PICASSO: Beer?

Dr GNAY: Yes, it’s a radical new treatment I am pioneering in Canada. Very effective in cases like yours. Remember: It’s always noon somewhere!

PICASSO: Ha Ha! Thank-you doctor. I’m feeling better already!

 

“Blue Nude” by Pablo Picasso

In 1901 a young Pablo Picasso, aged twenty and soon to be famous, was living and painting the dream in Paris. He was quickly becoming the “it boy” of the Parisian art scene, when his world was shattered by the tragic night club suicide of his best friend. This sent the young Spanish artist into a deep depression that would last for many years. This event is said to have triggered his famous “Blue Period” which is well documented in the history of art. What remains undocumented, until now, is the young artist’s battle with depression and the amazing visiting Canadian psychologist who treated him (pro-bono) while on sabbatical in the “City of Lights”. That visiting analyst/artist who eventually lifted Pablo’s spirits, giving him a new lease on life, was (of course) Dr. GNAY, and this is his story. Confidential patient transcripts to follow.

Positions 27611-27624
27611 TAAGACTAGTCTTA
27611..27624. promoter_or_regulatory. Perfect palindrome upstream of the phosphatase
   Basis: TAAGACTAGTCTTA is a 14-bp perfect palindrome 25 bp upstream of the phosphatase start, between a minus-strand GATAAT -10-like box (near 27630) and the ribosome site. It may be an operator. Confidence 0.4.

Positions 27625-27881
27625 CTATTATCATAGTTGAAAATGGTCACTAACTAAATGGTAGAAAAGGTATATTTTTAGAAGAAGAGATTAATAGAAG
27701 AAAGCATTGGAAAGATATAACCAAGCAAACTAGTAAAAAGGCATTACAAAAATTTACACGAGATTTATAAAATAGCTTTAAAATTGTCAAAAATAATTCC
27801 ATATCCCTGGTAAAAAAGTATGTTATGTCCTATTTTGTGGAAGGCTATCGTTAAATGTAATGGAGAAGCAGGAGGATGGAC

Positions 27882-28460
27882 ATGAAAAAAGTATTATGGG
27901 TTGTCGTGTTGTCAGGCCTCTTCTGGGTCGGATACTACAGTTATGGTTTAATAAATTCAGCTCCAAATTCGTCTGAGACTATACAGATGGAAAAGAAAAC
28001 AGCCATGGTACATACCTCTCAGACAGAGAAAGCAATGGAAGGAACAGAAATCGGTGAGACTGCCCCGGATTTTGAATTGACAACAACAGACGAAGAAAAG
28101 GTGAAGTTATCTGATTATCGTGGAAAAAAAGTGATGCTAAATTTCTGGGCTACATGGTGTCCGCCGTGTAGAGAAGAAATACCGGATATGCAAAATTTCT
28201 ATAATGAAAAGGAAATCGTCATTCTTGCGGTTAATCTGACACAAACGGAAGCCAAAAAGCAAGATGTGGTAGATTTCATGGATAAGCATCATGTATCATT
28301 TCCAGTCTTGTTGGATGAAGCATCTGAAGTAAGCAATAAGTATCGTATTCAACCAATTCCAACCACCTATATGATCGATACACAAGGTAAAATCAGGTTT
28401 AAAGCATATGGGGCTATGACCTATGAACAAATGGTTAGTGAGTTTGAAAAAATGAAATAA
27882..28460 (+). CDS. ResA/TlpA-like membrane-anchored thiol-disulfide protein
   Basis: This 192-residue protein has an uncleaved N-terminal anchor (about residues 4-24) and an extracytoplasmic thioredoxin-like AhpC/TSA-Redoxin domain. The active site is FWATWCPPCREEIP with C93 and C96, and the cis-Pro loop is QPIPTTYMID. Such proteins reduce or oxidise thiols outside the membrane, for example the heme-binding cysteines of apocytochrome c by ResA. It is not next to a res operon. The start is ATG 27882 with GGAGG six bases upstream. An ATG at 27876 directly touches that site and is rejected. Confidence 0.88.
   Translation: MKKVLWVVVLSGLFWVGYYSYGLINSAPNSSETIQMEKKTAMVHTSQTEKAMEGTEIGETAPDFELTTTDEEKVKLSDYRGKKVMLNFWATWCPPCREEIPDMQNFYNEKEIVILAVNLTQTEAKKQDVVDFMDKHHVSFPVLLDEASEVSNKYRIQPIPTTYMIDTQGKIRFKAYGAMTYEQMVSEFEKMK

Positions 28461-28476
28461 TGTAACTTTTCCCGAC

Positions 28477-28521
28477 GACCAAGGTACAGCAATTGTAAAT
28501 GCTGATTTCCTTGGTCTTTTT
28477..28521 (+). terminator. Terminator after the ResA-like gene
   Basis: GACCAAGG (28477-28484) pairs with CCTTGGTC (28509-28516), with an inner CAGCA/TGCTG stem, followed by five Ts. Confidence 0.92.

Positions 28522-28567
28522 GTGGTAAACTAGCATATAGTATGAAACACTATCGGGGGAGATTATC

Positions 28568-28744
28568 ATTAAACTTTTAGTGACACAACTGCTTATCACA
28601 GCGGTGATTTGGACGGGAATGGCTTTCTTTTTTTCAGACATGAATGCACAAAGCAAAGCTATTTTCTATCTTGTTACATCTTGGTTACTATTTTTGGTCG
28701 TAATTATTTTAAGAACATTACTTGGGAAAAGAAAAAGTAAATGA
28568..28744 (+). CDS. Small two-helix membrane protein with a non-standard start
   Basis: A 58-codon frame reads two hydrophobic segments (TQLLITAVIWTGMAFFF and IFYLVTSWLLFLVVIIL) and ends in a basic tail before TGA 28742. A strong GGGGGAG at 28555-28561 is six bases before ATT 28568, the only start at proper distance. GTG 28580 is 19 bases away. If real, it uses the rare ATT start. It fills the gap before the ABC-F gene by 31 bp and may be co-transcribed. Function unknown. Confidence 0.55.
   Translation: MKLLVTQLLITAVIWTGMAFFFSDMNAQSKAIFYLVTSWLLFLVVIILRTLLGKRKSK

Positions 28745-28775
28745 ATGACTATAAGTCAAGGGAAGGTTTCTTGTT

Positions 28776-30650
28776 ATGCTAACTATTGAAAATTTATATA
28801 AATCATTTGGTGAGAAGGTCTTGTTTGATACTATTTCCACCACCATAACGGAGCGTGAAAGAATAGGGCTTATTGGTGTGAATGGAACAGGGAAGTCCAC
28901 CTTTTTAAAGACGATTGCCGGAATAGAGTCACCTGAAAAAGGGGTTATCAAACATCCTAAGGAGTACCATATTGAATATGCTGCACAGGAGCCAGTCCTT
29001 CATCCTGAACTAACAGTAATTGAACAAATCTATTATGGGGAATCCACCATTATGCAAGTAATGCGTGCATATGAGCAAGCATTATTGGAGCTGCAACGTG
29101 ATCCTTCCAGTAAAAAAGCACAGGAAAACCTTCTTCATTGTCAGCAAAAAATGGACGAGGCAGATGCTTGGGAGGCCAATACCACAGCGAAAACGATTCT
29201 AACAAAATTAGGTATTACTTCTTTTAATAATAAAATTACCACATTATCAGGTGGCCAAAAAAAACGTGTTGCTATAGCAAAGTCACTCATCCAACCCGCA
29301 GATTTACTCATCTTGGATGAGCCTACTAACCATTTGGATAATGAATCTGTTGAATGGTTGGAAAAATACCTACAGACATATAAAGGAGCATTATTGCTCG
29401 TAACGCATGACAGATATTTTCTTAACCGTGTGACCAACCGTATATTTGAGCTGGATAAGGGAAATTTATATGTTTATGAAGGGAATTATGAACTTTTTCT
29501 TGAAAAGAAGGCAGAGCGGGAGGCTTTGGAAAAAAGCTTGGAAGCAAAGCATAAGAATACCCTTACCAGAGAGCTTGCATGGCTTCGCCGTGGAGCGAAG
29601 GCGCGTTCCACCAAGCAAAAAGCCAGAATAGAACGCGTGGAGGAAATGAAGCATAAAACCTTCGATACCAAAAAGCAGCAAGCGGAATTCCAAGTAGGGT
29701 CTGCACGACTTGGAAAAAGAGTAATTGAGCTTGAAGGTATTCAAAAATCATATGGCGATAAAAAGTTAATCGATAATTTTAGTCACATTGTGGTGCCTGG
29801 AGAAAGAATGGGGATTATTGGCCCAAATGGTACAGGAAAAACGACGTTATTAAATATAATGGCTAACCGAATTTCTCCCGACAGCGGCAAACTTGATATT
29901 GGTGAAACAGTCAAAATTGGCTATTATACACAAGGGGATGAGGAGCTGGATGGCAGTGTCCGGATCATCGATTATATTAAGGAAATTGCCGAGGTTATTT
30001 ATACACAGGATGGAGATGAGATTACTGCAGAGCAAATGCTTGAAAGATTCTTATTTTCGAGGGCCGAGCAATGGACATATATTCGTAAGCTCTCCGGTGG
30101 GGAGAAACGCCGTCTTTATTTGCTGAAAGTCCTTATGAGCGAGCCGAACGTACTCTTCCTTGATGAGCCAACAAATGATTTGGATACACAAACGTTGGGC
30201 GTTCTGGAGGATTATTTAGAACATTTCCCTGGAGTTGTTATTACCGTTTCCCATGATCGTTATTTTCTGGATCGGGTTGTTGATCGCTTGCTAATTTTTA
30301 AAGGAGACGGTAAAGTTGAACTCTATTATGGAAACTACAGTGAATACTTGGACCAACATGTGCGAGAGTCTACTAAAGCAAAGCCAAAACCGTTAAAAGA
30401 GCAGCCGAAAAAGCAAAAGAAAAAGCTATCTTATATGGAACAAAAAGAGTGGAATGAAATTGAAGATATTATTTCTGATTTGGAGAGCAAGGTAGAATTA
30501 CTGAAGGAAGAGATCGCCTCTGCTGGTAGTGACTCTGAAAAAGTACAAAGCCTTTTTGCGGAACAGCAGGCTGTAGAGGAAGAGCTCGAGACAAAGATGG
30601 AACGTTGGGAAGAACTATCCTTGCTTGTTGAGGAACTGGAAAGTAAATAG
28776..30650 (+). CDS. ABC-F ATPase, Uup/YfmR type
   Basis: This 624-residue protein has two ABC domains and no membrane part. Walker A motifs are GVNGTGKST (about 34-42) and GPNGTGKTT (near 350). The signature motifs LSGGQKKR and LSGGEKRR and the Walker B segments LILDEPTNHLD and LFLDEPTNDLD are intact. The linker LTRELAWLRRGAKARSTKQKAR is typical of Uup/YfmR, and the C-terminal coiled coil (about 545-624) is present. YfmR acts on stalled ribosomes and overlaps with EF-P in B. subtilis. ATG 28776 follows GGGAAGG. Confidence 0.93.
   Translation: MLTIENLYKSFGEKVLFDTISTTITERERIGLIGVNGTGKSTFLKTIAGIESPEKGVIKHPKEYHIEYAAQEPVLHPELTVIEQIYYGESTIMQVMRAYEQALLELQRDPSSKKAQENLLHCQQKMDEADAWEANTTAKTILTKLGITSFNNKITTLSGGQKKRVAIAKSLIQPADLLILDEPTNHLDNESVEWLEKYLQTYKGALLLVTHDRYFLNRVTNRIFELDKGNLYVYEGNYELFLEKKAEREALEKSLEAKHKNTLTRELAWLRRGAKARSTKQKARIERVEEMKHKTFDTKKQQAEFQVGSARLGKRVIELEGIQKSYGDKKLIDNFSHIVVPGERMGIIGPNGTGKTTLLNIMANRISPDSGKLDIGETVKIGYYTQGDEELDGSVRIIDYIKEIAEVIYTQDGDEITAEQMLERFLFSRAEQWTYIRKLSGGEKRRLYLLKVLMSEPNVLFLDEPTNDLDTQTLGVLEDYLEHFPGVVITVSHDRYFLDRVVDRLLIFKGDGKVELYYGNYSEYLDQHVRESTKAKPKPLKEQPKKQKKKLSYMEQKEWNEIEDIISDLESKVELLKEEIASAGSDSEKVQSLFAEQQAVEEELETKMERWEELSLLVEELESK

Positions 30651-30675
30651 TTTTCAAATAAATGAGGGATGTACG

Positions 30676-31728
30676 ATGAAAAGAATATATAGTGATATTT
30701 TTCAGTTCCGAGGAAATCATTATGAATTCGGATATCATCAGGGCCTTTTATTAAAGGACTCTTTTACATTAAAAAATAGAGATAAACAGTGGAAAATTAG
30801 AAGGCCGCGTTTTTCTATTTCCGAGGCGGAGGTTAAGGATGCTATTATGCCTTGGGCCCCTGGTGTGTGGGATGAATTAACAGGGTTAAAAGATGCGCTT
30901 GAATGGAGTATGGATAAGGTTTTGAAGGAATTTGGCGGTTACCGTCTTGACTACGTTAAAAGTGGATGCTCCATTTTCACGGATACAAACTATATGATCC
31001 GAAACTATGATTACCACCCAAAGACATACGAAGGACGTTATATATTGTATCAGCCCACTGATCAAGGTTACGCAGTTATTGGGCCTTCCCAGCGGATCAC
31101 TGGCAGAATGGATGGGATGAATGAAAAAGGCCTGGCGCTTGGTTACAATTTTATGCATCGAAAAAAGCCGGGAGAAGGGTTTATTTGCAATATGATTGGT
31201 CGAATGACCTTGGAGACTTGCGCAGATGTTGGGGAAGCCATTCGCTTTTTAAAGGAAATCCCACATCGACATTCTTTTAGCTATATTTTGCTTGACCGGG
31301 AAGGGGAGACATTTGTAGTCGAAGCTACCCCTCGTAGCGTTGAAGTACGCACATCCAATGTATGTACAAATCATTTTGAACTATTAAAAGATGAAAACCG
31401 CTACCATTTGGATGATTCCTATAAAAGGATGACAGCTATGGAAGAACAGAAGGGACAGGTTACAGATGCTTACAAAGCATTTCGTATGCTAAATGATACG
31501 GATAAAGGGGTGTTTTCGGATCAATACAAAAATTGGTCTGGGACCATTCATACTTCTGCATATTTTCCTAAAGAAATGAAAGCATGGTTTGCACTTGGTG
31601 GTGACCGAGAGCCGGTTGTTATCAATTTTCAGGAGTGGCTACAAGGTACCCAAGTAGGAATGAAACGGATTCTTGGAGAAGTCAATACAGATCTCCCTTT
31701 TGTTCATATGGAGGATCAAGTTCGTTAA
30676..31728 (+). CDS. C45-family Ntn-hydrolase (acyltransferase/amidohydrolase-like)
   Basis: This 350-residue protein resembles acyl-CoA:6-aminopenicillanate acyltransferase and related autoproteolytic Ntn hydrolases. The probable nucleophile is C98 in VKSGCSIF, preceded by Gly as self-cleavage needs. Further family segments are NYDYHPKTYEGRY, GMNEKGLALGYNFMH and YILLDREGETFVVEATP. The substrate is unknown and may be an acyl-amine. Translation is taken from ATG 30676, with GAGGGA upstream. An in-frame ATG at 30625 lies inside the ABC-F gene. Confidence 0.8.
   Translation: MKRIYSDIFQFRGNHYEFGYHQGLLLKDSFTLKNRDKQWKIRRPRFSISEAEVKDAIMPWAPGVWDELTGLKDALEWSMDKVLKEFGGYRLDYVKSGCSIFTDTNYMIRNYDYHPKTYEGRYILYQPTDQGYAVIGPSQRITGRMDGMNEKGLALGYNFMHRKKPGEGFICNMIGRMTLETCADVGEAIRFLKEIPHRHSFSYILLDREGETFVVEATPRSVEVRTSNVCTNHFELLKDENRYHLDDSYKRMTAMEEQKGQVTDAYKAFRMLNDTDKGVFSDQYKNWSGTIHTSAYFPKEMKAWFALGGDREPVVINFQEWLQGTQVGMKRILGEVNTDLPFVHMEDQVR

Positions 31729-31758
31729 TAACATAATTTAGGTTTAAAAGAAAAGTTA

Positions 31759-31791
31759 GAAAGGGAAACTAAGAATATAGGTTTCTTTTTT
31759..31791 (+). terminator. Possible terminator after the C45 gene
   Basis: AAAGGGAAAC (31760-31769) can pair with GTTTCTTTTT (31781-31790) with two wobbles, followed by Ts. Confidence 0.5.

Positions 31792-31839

“Coming Home (Final Approach)” by GNAY

This is the newest rendition on my coming home theme. I added the geese on the left and a small sail boat on the right. The geese are “coming home” for yet another season of Stanley Park hijinks. I’m not sure what the sailboat is up to. You can’t see it here, but I have also repainted the entire piece (6 hrs) to remove a faux canvas look that is present in all my early works. I feel a bit guilty about yet another series of limited-edition prints from what is basically the original piece, but hey, I’m just an artist trying to make a living and if something is working, you run with it. My goal is to provide original local art at an affordable price for everyone to enjoy. This is the sort of thing I have to do to make that happen. It’s not like I’m getting rich. Definitely not.

 

“Campbell’s Soup Cans” by Andy Warhol

“Isn’t life a series of images that change as they repeat themselves?” – Andy Warhol